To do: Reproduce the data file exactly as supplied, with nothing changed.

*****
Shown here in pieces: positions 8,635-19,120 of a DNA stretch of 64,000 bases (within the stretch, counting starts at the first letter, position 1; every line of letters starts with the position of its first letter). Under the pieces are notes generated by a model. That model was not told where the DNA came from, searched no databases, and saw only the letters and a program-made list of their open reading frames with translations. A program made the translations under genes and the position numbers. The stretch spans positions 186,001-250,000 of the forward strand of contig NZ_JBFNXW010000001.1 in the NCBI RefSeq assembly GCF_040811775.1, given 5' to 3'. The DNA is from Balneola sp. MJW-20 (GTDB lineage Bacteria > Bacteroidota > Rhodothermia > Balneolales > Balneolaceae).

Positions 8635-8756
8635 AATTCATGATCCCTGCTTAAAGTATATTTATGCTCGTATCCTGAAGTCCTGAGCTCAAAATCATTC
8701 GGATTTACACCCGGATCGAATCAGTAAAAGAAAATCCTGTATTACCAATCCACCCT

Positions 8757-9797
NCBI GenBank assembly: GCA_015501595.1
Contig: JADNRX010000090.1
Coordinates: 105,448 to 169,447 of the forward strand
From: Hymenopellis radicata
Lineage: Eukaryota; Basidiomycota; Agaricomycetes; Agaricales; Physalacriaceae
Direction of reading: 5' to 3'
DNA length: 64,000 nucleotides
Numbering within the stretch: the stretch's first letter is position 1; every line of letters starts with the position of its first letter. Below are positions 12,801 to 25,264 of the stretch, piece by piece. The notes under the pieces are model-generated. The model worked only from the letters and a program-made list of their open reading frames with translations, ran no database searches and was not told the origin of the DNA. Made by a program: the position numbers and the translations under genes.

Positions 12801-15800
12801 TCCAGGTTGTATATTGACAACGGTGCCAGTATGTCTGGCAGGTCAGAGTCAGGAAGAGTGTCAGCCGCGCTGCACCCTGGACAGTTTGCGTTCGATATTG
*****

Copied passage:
Shown here in pieces: positions 8,635-19,120 of a DNA stretch of 64,000 bases (within the stretch, counting starts at the first letter, position 1; every line of letters starts with the position of its first letter). Under the pieces are notes generated by a model. That model was not told where the DNA came from, searched no databases, and saw only the letters and a program-made list of their open reading frames with translations. A program made the translations under genes and the position numbers. The stretch spans positions 186,001-250,000 of the forward strand of contig NZ_JBFNXW010000001.1 in the NCBI RefSeq assembly GCF_040811775.1, given 5' to 3'. The DNA is from Balneola sp. MJW-20 (GTDB lineage Bacteria > Bacteroidota > Rhodothermia > Balneolales > Balneolaceae).

Positions 8635-8756
8635 AATTCATGATCCCTGCTTAAAGTATATTTATGCTCGTATCCTGAAGTCCTGAGCTCAAAATCATTC
8701 GGATTTACACCCGGATCGAATCAGTAAAAGAAAATCCTGTATTACCAATCCACCCT

Positions 8757-9797
NCBI GenBank assembly: GCA_015501595.1
Contig: JADNRX010000090.1
Coordinates: 105,448 to 169,447 of the forward strand
From: Hymenopellis radicata
Lineage: Eukaryota; Basidiomycota; Agaricomycetes; Agaricales; Physalacriaceae
Direction of reading: 5' to 3'
DNA length: 64,000 nucleotides
Numbering within the stretch: the stretch's first letter is position 1; every line of letters starts with the position of its first letter. Below are positions 12,801 to 25,264 of the stretch, piece by piece. The notes under the pieces are model-generated. The model worked only from the letters and a program-made list of their open reading frames with translations, ran no database searches and was not told the origin of the DNA. Made by a program: the position numbers and the translations under genes.

Positions 12801-15800
12801 TCCAGGTTGTATATTGACAACGGTGCCAGTATGTCTGGCAGGTCAGAGTCAGGAAGAGTGTCAGCCGCGCTGCACCCTGGACAGTTTGCGTTCGATATTG